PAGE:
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Showing posts from August, 2011

A Baguette Recipe for Simple Kneads

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I'm a fan of baguettes. It's serious business in Europe too, especially among chefs, and bakers. The joke in Paris is that when bakers get to heaven, their admittance into the pearly gates is based upon their ability to make this simple, but perfect type of bread. The baguette separates those who can from those who cannot.

Quite too often, I'll visit local bakeries here in the States and find not only does the person behind the counter not do the baking, but they don't even know what a baguette is. (Try asking next time you're in your local grocer.)

 A perfect baguette should crunch when cracked, and the inside should be fluffy and soft. That sound, the "crunch", is music to my ears. In fact, I've heard an angel gets its wings each time someone breaks bread.

In France and Belgium, baguettes are commonly referred to as simply "le pain (francais)", or "the bread." Colloquially often called "ficelle", which literally transl…

Knorr Aromat in America?

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I get a little upset when I realize there's some product that is supposedly "really darn good" that most of the rest of the world is familiar with, but I can't have because I live in America. Spent nearly 3 weeks tracking down something called Knorr Aromat as it was a part of my "recipe research" and I believed it was a part of a recipe I was trying to clone. It wasn't, but in the process, I did find out that this is an amazing seasoning. It's called Knorr Aromat, and from many of the reviews online, apparently most of Europe, especially Sweden and Germany, pour this stuff on every food they can imagine. Why do we not have it in America if it's so good? I had to try it for myself.

So I started looking locally. Food Lion, Harris Teeters, even World Market. Couldn't find it. Then I looked it up online. Found tons of retailers supposedly selling it, but when you went to check out, it would say "out of stock". Even went so far to plac…

Neese's Sausage Chili Sandwich.

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If you're not familiar with Neese's Sausage you probably didn't grow up in North Carolina. A company based out of Guilford County, which since 1917, delivers their sausage fresh, unfrozen to the market in square blocks, wrapped in wax paper. One of my favorite ways to use Neese's Sausage, or any sausage for that matter is to make chili breakfast sandwiches with it. "Chili!?" You exclaim! Yes Chili. Neese's Sausage chili sandwiches. Maybe even with a few Mount Olive (another North Carolina favorite) dill pickles on top! That's eating local.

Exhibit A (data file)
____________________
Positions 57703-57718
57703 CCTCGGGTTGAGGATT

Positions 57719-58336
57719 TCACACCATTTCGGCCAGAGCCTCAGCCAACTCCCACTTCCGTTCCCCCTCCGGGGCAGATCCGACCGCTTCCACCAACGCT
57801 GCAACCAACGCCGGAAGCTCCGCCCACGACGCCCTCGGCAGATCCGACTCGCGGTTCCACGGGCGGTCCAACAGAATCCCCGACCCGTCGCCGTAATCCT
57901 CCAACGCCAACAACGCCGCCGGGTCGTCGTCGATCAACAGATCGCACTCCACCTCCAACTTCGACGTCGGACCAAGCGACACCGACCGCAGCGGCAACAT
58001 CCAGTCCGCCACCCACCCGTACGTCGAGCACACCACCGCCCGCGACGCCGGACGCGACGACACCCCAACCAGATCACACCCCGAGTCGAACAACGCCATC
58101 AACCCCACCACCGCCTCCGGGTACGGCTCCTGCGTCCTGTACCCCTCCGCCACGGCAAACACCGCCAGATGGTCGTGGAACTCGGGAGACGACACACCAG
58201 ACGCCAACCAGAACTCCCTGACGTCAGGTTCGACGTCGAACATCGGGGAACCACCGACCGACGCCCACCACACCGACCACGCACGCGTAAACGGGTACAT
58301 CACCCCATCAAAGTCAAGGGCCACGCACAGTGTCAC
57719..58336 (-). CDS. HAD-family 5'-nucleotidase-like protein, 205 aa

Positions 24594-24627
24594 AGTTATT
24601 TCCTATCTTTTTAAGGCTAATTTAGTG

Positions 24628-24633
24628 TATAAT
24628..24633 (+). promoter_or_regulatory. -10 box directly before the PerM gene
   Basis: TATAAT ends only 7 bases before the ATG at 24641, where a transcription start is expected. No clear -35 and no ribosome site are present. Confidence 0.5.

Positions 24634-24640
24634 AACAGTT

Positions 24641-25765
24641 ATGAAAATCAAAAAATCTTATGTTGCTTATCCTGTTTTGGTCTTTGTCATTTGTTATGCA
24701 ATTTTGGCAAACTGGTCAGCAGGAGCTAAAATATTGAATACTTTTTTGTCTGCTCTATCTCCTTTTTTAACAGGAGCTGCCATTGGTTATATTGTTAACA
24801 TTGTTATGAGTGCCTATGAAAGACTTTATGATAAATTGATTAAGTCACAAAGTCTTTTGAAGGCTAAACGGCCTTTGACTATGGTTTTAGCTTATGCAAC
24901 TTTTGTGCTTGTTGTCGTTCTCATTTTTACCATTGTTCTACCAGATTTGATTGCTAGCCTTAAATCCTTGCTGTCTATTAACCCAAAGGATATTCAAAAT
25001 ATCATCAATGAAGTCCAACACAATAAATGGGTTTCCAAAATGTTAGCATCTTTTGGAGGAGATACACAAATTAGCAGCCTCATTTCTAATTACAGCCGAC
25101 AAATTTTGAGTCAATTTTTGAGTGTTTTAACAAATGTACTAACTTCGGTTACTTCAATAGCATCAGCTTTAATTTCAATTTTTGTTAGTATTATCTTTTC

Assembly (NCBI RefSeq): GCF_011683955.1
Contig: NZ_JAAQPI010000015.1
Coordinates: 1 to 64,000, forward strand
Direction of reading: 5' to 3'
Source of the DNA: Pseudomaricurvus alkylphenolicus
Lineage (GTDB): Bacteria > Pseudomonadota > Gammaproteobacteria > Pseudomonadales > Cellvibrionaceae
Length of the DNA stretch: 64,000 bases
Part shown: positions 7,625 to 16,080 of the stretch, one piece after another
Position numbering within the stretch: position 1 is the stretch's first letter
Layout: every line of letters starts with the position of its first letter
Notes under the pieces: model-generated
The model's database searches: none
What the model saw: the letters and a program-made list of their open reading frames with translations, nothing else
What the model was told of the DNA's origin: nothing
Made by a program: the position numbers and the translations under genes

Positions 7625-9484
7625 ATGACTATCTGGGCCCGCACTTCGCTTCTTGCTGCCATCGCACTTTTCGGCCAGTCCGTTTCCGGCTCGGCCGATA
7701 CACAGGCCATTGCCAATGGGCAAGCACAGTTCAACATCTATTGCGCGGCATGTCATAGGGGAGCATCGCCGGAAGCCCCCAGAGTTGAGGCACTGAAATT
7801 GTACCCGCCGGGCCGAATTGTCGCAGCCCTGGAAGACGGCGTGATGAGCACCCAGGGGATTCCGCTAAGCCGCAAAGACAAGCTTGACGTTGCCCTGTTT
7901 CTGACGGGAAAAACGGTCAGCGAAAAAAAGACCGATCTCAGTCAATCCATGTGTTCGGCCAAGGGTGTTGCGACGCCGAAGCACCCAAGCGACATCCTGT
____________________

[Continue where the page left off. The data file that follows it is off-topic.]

You see, another staple of the south is the chili-burger. "All the way," is southern speak for "mustard, chili, and onions." So the question is, considering these two epic southern food are a part of the culture and life here in the south, why weren't they ever combined?  Let's fix that:


First, get some chili. I recommend this one. (It's easy just to toss some up in the freezer after…

Octoberfest Spatzle - 3 Cheese Macaroni, Sausage and Sauerkraut

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For some odd reason sausage and kraut with macaroni and cheese just goes together.  It shouldn't in my mind, but it does. While the modern, elbow macaroni version is a traditional southern dish which entices its eater to mix it all up and eat it, the dish began in Germany as something called Spatzle. Spatzle derived from Baden-Wuttemberg, Germany and literally translated means sparrow. Traditionally it's a combination of grilled onions, spatzle noodles, and cheese. (käsespätzle) Personally, I'm a big fan of gruyere.
Then there is the sauerkraut, which is a typical German relish brought to America by immigrants and served as a garnish on sausage or whatever leftovers may have been laying around the kitchen. Somewhere along the line, someone had the brilliant idea to take the previous nights' macaroni and toss it in a casserole with some sausage and kraut. 






Ingredients: 1 can of sauerkraut 1 package of smoked kielbasa. butter. bread crumbs 1 8 oz package of Gr…